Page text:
SALEM — Decades before the original colonies of the United States declared independence from England, enslaved people in Massachusetts created a means of self-governance and suffrage. 

It was called "Negro Election Day," and its roots go back to 1741. Since the late 19th century, an annual celebration, the Black Picnic, has been held at Salem Willows every July — until the pandemic. 

On Friday, Gov. Charlie Baker and Ambassador Gina Abercrombie-Winstanley were among those who gathered in Chestnut Street Park to commemorate the event and an exhibition assembled by Salem United. 

That exhibition, inside Hamilton Hall, details the history of Negro Election Day, when enslaved and free Black people got together to elect a king and queen. 

Abercrombie-Winstanley, chief diversity and inclusion officer at the U.S. State Department, called it a "poignant" celebration, coming both at a time when much of the world has been shut down by the pandemic and the nation is facing its own racial reckoning. 

"When even the sanctity of voting rights remains fragile and uncertain, it is quite moving to find myself here at the site of the first recorded case of Black suffrage in America," Abercrombie-Winstanley told the crowd of several dozen people. "Despite living amidst the inhumanity of slavery, they would demand and create space to have voice in their own lives."

Doreen Wade, the president of Salem United, said she hopes that history inspires people to work for change. 

"This is a history that people should be proud of," Wade told the audience. "Everybody tells us our history starts with slavery. Our past is not just slavery. Our history is one of kings and queens." 

Wade talked about historic achievements of the modern era by men and women of color, from the invention of the stoplight to the first heart transplant. 

But the major focus of the event was on the Black community's long history of organizing and creating opportunities. 

"At a time when our rights are being taken away, our history has come to light," Wade said. 

That history "will teach us, our voices matter," she said.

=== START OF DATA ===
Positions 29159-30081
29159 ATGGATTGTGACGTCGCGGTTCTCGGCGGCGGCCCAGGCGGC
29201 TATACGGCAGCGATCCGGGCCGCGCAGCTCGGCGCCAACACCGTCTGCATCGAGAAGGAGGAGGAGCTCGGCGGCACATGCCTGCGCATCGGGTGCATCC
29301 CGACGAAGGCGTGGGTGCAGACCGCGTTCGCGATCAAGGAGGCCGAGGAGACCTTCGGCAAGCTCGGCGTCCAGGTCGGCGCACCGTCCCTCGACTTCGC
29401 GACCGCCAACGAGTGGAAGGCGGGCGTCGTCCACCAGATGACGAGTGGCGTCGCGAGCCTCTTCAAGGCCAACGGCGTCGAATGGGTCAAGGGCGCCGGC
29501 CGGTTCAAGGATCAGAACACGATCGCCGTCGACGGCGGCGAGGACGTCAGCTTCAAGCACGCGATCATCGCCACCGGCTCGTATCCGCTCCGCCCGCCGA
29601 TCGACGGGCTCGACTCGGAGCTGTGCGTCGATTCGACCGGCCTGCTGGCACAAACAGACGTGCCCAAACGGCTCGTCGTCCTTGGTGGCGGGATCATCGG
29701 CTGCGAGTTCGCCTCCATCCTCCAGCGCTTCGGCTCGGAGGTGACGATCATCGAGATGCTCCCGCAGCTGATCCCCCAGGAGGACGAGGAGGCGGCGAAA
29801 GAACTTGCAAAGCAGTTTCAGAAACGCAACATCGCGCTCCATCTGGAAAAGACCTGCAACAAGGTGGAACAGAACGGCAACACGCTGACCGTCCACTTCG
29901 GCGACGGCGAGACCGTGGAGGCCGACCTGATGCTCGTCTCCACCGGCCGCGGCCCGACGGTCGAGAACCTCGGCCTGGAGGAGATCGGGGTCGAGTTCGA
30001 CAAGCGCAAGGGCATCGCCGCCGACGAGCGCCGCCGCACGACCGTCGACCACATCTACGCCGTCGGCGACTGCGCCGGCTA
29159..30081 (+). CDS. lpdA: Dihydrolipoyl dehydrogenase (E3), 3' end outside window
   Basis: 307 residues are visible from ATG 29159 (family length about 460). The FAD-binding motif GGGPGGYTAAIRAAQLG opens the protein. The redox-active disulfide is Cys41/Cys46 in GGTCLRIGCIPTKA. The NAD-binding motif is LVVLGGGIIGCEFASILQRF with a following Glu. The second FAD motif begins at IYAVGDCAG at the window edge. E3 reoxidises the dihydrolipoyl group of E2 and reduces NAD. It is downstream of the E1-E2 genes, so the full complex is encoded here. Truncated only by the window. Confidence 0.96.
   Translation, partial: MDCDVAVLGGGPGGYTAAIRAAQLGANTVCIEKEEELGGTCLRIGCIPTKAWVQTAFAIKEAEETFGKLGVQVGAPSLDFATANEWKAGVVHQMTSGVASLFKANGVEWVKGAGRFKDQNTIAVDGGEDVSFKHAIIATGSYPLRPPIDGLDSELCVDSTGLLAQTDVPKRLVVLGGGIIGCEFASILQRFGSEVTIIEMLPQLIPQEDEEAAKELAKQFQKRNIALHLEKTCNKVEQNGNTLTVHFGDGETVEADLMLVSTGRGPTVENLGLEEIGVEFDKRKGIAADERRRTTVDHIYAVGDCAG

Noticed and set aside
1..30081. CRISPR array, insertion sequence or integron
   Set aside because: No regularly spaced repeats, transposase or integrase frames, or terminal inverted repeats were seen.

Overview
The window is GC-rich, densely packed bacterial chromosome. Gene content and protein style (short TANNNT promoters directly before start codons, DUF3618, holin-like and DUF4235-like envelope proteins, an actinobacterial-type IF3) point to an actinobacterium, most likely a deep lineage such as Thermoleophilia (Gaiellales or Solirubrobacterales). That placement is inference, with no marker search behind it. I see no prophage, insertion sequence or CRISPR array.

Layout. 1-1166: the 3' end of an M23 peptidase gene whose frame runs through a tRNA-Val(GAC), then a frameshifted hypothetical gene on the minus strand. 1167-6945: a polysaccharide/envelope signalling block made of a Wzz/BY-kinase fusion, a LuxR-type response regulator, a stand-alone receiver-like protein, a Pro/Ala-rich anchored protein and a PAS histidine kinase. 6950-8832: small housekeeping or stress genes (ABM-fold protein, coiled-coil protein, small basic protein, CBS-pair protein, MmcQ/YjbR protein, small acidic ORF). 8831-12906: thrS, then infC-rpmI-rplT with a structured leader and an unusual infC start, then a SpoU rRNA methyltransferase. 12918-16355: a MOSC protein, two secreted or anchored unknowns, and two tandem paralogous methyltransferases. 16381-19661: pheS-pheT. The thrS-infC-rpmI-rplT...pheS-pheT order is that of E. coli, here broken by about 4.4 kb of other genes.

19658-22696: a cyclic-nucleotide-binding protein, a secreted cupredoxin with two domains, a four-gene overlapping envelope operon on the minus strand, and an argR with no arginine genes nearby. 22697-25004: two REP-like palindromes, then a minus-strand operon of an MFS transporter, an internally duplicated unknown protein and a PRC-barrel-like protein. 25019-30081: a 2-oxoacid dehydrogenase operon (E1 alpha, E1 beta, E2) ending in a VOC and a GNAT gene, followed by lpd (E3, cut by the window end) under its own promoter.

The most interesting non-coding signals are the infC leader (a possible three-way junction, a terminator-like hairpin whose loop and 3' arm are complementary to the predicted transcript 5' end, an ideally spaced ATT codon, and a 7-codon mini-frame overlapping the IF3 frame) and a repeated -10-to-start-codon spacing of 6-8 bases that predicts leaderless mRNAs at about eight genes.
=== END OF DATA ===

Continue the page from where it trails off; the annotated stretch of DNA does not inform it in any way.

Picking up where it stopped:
"Together we can change the world," said Wade. "But if we don't start doing it now, it's never going to get done." 

"Some wise person said one time that history gets written by the winners and the truth of the matter is that the story of history is always a lot bigger and a lot more complicated and a lot messier than the story that's written by the winners," said Baker. "I think one of the things that's most important for all of us, wherever you're from, wherever you grew up, whatever you believe, is that you recognize and understand there are stories to be told and you need to be open-minded enough to hear those stories and to learn from them."

Baker spoke of his efforts to get funding through the Legislature for housing programs that will address the long-term impact of  housing policies in the past that created segregated communities and few opportunities for homeownership among Black and Latino communities — and the opportunities for those families to build generational wealth.

State Sen. Joan Lovely, of Salem, said she is hopeful the Legislature will also take up — and that the governor will sign — a bill that would designate the third Saturday in July as Negro Election Day.

"About four years ago I got a knock on the door at my office," said Lovely. It was Wade, asking her to file the bill.

Lovely said Wade did "an incredible amount of work" on the legislation, which was recently referred to the Joint Committee on State Administration and Regulatory Oversight.

Mayor Kim Driscoll credited Wade with raising awareness of a piece of history in a city that is filled with better-known historic events. 

"This is a town where back in 1692, where neighbors turned on each other, we now turn toward each other," said the mayor. "The legacy that marred Salem is part of what drives the positive actions that we take today." 

Several other city officials spoke during the event, one of several scheduled Friday and Saturday. 

City Councilor-at-Large Domingo Dominguez spoke of his African and Latino heritage. "To me this is the real deal." He said the presence of so many people Friday shows that working together will help achieve progress. 

Ward 7 Councilor and mayoral candidate Steve Dibble called the event a "great legacy" for the city. "That's what Salem's all about," said Dibble, who spoke of the diversity in his neighborhood. "I grew up in Dorchester. When my wife and I came to Salem, we decided to raise our family here, and it was not a mistake."

Courts reporter Julie Manganis can be reached at 978-338-2521, by email at or on Twitter at @SNJulieManganis. 


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